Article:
{¶2}On February 28, 2017, Defendant was arrested following a report of a breakin at Ram Signs, a business in Farmington, New Mexico. That night, Ram Signs coowner, Michael Mordecki, heard a loud bang in the lobby of his business. Mr. Mordecki found the front window smashed and called the police. Farmington Police Department Officer Justin Nichols responded. He verified that the intruder was not in the building and proceeded to inspect the premises. Officer Nichols testified that the front window was broken, the cash drawer was pulled out and its contents were on the floor, and the front desk was in disarray. Nevertheless, nothing was taken.

{¶3}Security footage showed an individual smashing and eventually falling through the front glass window. After reviewing the footage, Officer Nichols directed officers to search the area for an adult male wearing dark pants, lightercolored boots, headgear, and a dark jacket over a lighter-colored hoodie. On his way back to the police station, Officer Nichols saw Defendant, who matched the description of the individual in the security footage. Upon approaching Defendant, Officer Nichols observed a considerable amount of glass covering Defendant's jacket. Defendant was detained and ultimately charged with nonresidential burglary, contrary to NMSA 1978, Section 30-16-3(B) (1971), and breaking and entering, contrary to NMSA 1978, Section 30-14-8 (1981).[1]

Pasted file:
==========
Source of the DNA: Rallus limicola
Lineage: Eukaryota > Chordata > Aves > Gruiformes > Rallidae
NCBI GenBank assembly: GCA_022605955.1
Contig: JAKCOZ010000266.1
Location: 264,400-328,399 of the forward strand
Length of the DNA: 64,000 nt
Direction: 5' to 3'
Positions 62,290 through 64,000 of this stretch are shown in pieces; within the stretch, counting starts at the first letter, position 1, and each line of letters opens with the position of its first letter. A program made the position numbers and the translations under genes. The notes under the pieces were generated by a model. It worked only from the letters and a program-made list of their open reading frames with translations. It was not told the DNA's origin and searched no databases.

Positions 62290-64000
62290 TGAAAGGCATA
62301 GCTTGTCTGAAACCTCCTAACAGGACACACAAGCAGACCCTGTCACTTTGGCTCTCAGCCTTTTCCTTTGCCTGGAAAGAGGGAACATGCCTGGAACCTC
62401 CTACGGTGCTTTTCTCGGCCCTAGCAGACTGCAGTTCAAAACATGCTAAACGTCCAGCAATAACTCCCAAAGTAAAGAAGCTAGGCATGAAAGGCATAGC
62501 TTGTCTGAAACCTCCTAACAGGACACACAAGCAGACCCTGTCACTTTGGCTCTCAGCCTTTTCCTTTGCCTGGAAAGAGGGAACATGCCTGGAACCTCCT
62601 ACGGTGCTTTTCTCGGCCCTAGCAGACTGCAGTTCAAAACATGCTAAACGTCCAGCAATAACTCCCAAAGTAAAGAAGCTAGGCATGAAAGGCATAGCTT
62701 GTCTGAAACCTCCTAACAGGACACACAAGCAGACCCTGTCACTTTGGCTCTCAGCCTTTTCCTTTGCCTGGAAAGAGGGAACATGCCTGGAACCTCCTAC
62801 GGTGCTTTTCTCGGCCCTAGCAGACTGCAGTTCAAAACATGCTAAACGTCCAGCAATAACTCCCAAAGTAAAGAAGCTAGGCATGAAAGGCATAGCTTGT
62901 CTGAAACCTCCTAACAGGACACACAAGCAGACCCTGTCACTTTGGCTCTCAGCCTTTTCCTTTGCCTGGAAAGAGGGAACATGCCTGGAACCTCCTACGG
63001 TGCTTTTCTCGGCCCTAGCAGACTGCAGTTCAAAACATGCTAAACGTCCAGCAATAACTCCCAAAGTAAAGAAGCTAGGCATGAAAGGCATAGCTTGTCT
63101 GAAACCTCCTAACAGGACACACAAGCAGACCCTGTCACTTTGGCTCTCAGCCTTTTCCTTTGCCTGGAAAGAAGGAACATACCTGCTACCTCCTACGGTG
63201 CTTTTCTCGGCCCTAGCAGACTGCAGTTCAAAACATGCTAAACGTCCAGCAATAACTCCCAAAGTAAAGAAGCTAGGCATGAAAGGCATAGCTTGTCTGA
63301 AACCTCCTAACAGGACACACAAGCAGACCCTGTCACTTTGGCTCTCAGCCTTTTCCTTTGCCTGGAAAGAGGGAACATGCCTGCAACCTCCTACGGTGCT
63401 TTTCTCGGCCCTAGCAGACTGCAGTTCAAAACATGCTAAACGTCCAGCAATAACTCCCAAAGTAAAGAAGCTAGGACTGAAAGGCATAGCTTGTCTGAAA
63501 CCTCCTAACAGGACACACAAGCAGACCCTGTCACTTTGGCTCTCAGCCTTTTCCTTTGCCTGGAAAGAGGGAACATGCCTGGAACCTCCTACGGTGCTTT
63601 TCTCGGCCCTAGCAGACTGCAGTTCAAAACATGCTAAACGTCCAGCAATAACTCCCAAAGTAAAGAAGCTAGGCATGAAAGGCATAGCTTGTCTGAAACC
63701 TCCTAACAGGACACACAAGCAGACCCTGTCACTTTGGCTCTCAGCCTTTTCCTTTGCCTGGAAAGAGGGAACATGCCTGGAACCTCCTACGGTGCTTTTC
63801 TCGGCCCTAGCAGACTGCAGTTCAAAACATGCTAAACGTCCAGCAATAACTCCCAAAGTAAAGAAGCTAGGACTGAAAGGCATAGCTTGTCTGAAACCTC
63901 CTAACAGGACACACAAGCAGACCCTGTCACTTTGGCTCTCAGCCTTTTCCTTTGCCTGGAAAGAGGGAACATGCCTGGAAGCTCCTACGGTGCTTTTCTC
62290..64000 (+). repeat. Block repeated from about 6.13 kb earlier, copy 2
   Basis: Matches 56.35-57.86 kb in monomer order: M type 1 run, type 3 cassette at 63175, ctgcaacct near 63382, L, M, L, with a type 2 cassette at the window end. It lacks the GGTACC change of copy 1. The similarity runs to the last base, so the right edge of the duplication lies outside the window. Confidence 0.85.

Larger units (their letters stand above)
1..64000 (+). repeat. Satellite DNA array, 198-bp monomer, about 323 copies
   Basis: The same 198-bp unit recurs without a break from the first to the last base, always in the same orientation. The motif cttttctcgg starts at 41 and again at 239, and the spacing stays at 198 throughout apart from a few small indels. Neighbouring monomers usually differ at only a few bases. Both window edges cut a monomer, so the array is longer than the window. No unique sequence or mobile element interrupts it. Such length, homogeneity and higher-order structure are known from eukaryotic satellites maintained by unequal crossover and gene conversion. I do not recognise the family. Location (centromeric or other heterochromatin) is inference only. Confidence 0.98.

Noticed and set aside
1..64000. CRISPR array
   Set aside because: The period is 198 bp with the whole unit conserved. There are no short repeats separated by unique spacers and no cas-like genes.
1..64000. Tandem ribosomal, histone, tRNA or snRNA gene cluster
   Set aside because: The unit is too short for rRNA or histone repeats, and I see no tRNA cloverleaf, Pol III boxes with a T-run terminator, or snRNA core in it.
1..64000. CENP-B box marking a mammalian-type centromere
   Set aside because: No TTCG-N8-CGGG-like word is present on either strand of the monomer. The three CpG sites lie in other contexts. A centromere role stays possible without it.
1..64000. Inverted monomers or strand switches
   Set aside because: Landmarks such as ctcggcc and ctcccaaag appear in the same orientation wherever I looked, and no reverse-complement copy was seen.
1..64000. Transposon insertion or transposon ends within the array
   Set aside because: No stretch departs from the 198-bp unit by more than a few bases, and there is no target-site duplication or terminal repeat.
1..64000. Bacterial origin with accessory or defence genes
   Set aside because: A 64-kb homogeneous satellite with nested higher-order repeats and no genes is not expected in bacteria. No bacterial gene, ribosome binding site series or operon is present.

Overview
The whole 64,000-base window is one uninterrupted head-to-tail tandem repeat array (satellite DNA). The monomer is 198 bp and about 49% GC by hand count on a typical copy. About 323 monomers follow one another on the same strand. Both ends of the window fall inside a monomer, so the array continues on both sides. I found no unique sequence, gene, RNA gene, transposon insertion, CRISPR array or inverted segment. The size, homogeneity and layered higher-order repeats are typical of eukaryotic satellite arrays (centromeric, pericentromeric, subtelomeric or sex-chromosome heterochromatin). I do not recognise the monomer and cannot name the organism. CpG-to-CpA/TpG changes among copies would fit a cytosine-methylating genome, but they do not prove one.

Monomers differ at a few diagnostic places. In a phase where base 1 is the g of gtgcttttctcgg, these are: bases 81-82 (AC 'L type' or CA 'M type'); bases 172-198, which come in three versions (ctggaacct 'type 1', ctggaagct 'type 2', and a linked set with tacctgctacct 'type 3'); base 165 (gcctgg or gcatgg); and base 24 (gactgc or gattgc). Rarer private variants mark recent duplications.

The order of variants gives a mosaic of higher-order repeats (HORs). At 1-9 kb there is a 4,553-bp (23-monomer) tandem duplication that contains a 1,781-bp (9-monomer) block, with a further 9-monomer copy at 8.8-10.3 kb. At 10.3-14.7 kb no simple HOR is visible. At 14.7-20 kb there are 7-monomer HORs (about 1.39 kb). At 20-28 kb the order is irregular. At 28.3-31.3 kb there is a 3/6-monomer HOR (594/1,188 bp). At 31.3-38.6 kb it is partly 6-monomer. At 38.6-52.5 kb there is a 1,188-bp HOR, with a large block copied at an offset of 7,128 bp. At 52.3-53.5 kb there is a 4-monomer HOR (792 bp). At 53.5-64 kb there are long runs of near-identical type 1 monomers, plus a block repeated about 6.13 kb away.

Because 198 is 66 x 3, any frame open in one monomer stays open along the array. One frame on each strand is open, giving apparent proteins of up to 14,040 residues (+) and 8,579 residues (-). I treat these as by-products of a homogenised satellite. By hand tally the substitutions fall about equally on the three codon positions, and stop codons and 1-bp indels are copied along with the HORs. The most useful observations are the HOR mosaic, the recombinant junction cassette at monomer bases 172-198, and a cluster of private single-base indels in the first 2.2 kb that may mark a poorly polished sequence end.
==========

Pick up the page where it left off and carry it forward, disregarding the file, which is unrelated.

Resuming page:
B. Procedural History

{¶4}At trial, Defendant's attorney moved to dismiss the breaking and entering charge on double jeopardy grounds, arguing that the State relied upon the same conduct and evidence to support both breaking and entering and nonresidential burglary. The district court denied Defendant's motion, concluding that there was no double jeopardy violation because breaking and entering required proof of the distinct element of force-an element not required to prove burglary. After having been convicted on both charges, Defendant appealed.